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Use of surveys and survey data by the UEG

We previously wrote about the design and implementation of the Size and Shape survey. Fortunately, the Senate has ruled that consultation on this crucial programme is not up to the required standard -- partly because the UEG tried to present “findings” from a poorly designed survey before it had had time to digest the data -- and postponed any decision about the size and shape of our university. A report has now been published; it admits that t “this [...] did not take the form of a detailed academic analysis”. The report is a university-wide summary of the school summaries of the responses in the focus groups. Presumably, the results of the university-wide survey have also been used, but it is not clear how. The discussions at School meetings were ignored, although introduced as part of the engagement process. The report has no strong conclusions on either shape or size. This is more pretend-to-engage than actual engagement.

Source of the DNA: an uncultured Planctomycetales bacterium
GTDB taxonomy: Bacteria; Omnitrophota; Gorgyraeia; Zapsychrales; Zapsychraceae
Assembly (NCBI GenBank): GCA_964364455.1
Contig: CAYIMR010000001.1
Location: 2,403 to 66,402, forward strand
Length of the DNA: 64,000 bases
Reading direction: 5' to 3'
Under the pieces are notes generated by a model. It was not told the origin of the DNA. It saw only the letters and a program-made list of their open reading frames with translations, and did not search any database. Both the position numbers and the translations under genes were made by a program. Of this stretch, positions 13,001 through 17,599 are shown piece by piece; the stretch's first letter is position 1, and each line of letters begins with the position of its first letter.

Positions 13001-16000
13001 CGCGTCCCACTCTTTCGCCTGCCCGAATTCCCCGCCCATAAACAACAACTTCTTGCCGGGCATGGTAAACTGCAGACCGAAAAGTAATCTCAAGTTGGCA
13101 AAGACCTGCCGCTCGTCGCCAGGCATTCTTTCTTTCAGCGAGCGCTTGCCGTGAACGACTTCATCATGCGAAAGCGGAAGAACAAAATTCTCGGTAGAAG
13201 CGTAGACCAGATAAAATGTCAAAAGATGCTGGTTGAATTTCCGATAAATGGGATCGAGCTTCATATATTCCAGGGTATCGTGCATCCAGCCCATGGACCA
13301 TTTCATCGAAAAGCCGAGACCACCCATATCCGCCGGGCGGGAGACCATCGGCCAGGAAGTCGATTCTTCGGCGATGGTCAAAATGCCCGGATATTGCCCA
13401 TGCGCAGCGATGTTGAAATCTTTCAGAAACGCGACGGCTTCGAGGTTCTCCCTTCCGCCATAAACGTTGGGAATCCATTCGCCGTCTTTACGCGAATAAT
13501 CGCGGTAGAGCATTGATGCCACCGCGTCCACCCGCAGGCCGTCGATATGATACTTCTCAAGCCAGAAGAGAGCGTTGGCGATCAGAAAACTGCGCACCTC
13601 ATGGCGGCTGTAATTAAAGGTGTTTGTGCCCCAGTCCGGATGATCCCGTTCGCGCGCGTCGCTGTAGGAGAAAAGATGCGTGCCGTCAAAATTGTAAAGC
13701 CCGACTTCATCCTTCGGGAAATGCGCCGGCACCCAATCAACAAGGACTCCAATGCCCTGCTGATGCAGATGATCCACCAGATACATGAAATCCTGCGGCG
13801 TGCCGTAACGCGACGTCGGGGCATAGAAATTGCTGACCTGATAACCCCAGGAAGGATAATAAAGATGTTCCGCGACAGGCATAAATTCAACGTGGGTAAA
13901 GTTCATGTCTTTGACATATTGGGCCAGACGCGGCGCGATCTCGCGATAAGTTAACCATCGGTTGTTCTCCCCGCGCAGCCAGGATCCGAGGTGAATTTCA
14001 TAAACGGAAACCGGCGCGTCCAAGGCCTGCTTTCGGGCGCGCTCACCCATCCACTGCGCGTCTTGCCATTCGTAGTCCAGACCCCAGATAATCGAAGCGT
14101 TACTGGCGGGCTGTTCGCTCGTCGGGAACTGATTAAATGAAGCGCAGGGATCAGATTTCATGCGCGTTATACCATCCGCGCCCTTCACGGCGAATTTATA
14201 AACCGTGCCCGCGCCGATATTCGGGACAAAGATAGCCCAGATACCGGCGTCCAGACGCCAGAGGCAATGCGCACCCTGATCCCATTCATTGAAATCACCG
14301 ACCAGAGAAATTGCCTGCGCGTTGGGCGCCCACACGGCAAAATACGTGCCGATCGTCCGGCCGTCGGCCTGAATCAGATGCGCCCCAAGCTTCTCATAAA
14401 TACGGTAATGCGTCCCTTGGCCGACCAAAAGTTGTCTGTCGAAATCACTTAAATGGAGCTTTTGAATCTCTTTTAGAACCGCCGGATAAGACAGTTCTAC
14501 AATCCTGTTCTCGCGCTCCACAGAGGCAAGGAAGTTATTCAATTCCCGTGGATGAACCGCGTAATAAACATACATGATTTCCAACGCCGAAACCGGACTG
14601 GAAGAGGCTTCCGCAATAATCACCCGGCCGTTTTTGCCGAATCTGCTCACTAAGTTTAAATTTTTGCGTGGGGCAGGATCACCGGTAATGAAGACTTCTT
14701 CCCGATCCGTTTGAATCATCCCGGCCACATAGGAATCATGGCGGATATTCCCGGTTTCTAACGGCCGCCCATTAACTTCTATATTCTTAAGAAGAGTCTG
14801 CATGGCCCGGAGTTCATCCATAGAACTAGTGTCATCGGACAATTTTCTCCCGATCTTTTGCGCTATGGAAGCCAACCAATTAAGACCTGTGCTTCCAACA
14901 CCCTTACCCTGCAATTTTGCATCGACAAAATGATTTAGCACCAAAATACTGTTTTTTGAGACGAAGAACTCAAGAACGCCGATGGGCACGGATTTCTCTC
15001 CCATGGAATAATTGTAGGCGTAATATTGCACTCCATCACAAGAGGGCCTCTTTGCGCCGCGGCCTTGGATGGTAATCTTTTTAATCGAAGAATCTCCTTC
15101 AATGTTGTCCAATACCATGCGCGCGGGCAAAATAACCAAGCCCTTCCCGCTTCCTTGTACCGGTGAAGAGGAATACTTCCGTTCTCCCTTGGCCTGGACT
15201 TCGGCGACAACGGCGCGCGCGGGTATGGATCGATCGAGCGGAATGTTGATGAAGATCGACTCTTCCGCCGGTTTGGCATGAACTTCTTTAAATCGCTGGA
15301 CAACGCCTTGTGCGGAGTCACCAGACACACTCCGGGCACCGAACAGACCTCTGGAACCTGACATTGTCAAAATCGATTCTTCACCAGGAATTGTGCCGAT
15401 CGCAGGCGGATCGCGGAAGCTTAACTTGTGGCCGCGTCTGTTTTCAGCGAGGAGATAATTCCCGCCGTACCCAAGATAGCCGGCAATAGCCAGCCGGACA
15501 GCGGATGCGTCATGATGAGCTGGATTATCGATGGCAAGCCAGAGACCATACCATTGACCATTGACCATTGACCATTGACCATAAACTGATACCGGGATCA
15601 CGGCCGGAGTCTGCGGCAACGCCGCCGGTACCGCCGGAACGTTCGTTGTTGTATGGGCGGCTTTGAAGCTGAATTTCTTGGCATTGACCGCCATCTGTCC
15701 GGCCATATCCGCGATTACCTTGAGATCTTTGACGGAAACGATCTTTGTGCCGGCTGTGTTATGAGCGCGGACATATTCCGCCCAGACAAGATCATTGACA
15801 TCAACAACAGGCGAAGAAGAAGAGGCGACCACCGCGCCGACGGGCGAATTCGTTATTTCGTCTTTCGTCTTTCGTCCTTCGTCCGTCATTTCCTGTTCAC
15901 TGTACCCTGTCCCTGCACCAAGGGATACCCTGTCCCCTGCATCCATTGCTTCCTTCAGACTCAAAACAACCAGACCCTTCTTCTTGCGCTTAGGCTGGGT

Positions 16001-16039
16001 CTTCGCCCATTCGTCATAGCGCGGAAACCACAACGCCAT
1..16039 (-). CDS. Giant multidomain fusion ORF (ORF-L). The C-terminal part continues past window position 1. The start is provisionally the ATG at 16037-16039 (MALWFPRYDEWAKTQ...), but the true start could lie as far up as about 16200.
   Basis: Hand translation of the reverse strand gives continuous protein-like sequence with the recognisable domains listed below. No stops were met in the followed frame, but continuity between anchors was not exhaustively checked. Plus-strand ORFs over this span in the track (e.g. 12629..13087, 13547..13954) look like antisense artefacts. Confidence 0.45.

This was not the first faux-pas with survey data by the UEG. Last year, there was a survey on cost-cutting ideas. Although confidential, many colleagues reported that they had suggested in the survey to cut the salaries of senior management -- and some added that they had recommended a reduction in the number of senior managers. (The number of managerial and non-academic professional staff has grown rapidly at British universities.) Unfortunately, these suggestions are not found in the survey report. An internal report is not an academic paper, but selective reporting is unethical -- it would get your paper rejected by any decent journal -- or retracted if you initially hide this from the referees.